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The EU AI Act: Pioneering Regulatory Framework for Artificial Intelligence

The EU AI Act: Pioneering Regulatory Framework for Artificial Intelligence

By Audrey Zhang Yang

 

Introduction

On July 12, 2024, the European Union marked a significant milestone in Artificial Intelligence (AI) regulation with the official publication of Regulation 2024/1689, commonly known as the EU AI Act, in the Official Journal of the European Union.[1] This landmark legislation, comprising 180 recitals, 113 Articles and 13 annexes, establishes a comprehensive framework for the development, deployment, and use of AI systems within the EU.[2] The Act aims to safeguard fundamental rights, ensure public safety, and promote ethical, trustworthy, and human-centric AI innovation.

This work examines the key provisions of the EU AI Act, its scope of application, the risk-based classification system, and the implementation timeline. It also explores the potential impact on various stakeholders in the AI ecosystem and considers the challenges and opportunities presented by this groundbreaking regulation.

Google’s Geofencing Stance: an Ode to Apple in 2016

Google’s Geofencing Stance: an Ode to Apple in 2016

By Michael Mellon

 

 

In 2016 Apple faced off with the federal government, who had obtained an order to compel Apple to create software which would allow the Federal Bureau of Investigation (“FBI”) to unlock a cellphone used by a suspected terrorist.[1]  The software was needed because Apple had recently redesigned its operating system, making it impossible for anyone to access information stored on one of their devices.[2]  The government maintained that the All Writs Act justified the compulsion because it “empower[s] judges to order that something be done, even if the legislative body (here, Congress) hasn’t officially said that it should be.”[3]  It further relied on a test established in United States v. New York Telephone Co. concerning the same.[4]  Apple was prepared to challenge this, but the issue became moot when the United States Attorney’s Office indicated it had found another means of entry into the phone.[5]  This situation may very well have been the inspiration for Google’s recent stance related to mobile devices.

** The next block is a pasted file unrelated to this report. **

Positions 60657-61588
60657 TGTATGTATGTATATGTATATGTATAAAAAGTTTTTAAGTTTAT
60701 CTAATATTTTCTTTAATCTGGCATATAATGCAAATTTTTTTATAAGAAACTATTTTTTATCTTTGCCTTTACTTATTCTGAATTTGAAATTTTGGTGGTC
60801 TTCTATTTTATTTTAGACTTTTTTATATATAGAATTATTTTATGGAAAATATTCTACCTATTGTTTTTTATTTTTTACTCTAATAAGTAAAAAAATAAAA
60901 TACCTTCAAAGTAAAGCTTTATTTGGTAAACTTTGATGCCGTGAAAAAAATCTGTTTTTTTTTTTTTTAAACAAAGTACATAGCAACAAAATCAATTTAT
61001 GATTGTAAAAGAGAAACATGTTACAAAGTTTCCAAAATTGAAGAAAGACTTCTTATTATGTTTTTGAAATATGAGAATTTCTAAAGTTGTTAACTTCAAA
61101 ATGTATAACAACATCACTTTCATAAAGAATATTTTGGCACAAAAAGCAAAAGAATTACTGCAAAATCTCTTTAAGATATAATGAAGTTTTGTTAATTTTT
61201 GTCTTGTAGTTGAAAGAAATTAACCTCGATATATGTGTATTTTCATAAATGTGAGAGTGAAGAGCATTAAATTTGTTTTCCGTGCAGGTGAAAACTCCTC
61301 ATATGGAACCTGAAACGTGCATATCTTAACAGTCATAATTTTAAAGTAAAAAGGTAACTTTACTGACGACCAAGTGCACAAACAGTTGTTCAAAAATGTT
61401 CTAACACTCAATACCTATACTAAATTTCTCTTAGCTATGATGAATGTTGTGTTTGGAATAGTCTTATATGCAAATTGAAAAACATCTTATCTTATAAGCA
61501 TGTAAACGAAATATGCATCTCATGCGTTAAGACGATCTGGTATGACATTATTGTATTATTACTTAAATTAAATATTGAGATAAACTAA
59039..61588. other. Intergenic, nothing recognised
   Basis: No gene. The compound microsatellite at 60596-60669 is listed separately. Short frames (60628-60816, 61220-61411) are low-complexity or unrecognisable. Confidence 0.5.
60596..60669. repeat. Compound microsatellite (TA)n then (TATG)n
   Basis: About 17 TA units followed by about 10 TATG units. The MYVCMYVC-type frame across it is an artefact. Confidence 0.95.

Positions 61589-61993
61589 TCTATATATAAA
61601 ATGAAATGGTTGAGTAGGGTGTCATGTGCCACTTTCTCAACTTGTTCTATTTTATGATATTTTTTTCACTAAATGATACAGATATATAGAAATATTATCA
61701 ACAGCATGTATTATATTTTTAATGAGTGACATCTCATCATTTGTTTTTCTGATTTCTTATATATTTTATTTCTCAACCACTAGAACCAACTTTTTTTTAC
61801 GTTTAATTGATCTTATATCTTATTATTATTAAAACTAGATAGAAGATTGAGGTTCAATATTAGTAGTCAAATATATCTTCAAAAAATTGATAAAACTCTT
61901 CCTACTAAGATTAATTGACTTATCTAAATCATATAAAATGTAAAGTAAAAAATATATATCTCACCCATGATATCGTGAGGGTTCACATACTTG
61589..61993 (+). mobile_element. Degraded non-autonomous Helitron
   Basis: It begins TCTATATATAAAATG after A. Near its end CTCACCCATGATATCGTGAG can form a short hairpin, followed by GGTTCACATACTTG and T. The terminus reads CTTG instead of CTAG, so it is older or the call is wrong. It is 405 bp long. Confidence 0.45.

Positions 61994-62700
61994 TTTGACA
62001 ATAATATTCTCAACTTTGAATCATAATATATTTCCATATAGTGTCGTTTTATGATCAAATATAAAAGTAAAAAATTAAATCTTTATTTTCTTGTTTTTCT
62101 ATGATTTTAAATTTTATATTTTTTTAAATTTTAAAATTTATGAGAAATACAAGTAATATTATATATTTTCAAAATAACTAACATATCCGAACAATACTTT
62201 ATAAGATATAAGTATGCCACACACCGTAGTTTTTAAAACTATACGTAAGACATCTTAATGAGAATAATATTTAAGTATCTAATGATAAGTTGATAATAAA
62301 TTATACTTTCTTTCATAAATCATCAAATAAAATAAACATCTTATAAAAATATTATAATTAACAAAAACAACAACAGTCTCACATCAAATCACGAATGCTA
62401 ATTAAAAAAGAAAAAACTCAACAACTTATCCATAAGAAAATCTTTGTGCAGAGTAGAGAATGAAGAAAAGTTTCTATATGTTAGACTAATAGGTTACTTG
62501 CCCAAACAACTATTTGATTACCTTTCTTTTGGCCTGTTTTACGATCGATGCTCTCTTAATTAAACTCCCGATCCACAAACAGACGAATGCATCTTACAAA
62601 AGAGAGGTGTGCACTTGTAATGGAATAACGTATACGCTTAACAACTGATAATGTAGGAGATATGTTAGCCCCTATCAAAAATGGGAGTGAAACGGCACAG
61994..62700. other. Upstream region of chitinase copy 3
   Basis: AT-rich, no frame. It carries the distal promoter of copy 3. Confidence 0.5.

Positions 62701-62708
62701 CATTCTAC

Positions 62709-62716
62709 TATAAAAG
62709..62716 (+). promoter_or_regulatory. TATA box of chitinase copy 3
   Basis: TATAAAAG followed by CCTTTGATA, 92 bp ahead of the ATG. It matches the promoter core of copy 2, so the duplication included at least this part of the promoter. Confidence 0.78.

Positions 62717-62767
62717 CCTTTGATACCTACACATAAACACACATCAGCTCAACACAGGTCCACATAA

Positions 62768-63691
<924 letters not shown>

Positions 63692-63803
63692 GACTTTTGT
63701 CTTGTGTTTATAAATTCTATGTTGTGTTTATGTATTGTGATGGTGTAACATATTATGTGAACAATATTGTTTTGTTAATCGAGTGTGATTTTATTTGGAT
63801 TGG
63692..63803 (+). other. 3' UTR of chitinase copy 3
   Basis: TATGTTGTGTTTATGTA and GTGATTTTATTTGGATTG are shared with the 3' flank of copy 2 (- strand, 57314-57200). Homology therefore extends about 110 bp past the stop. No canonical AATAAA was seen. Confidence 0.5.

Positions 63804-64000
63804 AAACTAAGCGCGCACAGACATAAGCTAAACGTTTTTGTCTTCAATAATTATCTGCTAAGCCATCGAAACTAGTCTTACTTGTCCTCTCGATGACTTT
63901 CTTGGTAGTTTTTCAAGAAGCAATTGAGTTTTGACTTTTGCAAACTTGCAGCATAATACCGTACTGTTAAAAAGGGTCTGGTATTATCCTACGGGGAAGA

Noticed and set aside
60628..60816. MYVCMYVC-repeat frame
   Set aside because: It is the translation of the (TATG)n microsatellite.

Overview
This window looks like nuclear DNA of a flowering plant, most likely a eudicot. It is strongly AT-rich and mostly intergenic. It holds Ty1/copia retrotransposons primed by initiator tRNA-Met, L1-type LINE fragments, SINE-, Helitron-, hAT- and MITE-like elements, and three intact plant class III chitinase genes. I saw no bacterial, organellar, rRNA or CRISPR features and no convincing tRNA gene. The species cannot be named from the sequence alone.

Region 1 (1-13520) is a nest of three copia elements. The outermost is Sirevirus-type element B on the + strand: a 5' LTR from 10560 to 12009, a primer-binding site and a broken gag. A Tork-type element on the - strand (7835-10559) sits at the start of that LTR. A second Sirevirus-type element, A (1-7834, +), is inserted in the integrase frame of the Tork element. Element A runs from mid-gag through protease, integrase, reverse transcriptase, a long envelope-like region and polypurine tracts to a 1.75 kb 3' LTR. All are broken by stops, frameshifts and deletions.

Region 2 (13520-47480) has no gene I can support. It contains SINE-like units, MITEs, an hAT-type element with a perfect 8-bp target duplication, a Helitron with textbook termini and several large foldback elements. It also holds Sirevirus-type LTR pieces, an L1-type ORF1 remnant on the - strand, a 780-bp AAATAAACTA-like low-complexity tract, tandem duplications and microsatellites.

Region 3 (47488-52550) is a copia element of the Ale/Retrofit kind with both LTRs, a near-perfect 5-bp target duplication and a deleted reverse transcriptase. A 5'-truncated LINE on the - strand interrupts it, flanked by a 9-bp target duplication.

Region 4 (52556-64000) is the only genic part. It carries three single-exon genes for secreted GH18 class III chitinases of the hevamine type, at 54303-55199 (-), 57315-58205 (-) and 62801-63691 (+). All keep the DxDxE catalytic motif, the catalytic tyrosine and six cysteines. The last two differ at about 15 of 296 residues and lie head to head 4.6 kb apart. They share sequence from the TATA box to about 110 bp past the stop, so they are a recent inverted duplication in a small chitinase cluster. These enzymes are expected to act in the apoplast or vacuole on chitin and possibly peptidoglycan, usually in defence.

Satellite States: China and America’s National Security in Space

Satellite States: China and America’s National Security in Space

By Samuel Naramore

Introduction

Over sixty years ago, in April of 1961, the Soviet Union successfully left the terrestrial safety of Earth and entered outer space (“space”) for the first time.[1] The Soviets entering space initiated the Cold War’s Space Race, prompting the U.S. to devote extraordinary amounts of resources towards developing its space capabilities––to beat the Soviets to the Moon.[2] After reaching the Moon in 1969 as part of NASA’s Apollo program, the United States (“U.S.”) claimed the position as the World’s premier space power.[3]